Russian airstrikes targeted civilian infrastructure in Ukraine on Tuesday, leaving hundreds of thousands across the war-torn nation without power or water.

In Kyiv, two people were killed in a morning missile strike on the capital’s power plants, taking 50,000 people off the grid.

In Zhytomyr, a city some 85 miles west of Kyiv and far from the front lines, Russian suicide drones took out basic utilities for all 250,000 residents early Tuesday.

Repairs were underway, and power had been restored to local hospitals, Mayor Sergey Sukhomlyn said on social media, while work was continuing to get water flowing.

“We must not break down,” said Iryna Kolodzynska, a school director in the city. “There are regions that suffered much more from the war than we did.”

Kolodzynska said her students were back at their desks within 30 minutes of the air raid — working on math problems in the dark.

Firefighters working at the scene of a Russian strike on energy infrastructure facilities in Zhytomyr, Ukraine on October 18, 2022.
Firefighters working at the scene of a Russian strike on energy infrastructure facilities in Zhytomyr, Ukraine on Oct. 18, 2022.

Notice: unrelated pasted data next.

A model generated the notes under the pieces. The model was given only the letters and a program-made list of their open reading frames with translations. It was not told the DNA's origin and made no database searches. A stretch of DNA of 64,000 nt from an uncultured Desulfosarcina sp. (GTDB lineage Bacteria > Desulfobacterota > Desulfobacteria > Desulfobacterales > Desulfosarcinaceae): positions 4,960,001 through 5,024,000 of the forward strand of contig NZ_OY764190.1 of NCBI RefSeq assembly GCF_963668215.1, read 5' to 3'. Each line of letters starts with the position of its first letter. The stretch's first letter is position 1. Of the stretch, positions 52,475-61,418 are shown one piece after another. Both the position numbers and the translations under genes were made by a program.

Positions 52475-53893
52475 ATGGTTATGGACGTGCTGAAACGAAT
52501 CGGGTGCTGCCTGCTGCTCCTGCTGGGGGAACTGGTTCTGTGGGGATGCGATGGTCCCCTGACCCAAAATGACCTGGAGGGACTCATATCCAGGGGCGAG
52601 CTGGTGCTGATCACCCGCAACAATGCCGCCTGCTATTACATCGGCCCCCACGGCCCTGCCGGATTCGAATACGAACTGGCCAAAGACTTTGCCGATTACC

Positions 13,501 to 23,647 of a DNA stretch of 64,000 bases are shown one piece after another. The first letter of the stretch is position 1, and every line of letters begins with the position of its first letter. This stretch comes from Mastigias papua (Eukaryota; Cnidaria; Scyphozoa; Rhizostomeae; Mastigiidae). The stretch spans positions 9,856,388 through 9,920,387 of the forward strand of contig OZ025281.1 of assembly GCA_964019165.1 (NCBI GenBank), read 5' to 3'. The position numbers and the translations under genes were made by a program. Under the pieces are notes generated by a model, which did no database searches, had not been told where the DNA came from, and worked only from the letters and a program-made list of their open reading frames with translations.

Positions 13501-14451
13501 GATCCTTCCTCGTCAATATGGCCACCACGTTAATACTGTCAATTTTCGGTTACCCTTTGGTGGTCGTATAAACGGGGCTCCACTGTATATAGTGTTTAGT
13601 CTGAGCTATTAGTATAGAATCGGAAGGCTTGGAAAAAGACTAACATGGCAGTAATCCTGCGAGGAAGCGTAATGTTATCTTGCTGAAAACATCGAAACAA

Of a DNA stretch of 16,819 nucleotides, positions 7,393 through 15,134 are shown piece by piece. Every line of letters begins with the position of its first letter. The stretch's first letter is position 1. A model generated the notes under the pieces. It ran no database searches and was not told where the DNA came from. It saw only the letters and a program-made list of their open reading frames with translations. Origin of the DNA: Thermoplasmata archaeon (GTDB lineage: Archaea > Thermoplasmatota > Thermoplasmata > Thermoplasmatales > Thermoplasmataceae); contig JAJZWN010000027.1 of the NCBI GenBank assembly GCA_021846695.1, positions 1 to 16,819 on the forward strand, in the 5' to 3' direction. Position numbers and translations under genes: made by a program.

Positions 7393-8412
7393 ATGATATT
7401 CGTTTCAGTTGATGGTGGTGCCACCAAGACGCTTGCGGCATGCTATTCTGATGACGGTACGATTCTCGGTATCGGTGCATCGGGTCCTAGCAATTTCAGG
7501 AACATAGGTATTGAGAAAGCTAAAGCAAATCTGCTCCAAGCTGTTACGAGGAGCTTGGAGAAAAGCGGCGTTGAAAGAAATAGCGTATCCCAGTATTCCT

A thermal power plant damaged in a Russian missile strike in Kyiv, Ukraine on October 18, 2022.
A thermal power plant damaged in a Russian missile strike in Kyiv, Ukraine on Oct. 18, 2022.

Firefighters working to put out a blaze at an energy infrastructure facility in Kyiv.
Firefighters working to put out a blaze at an energy infrastructure facility in Kyiv.

Yet more missile and drone strikes were reported Tuesday in Dnipro, Mykolaiv and Kharkiv.

The attacks come during the second week of intense bombardment, in which the cornered Kremlin, losing ground in Ukraine’s east and south, has unleashed hundreds of missiles and drones on Ukraine’s major cities.

But the fit of Russian bombardment of Ukrainian cities — intended to overawe and wear down Ukrainian resistance — is also showcasing a Russian weakness.

A Ukrainian serviceman at a residential building damaged by Russian shelling in Mykolaiv, Ukraine on October 18, 2022.
A Ukrainian serviceman at a residential building damaged by Russian shelling in Mykolaiv, Ukraine, on October 18, 2022.
REUTERS/Valentyn Ogirenko

The primary weapons fired on Ukraine in the past two weeks are slow-moving, Iranian-made Shahed suicide drones and repurposed S-300 surface-to-air missiles — an indication that the Kremlin’s supply of purpose-built precision missiles is running low.

“Russia doesn’t have any chance on the battlefield, and it tries to compensate for its military defeats with terror,” Ukrainian President Volodymyr Zelensky said in a televised address Monday night. “Why this terror? To put pressure on us, on Europe, on the entire world.”

With wires



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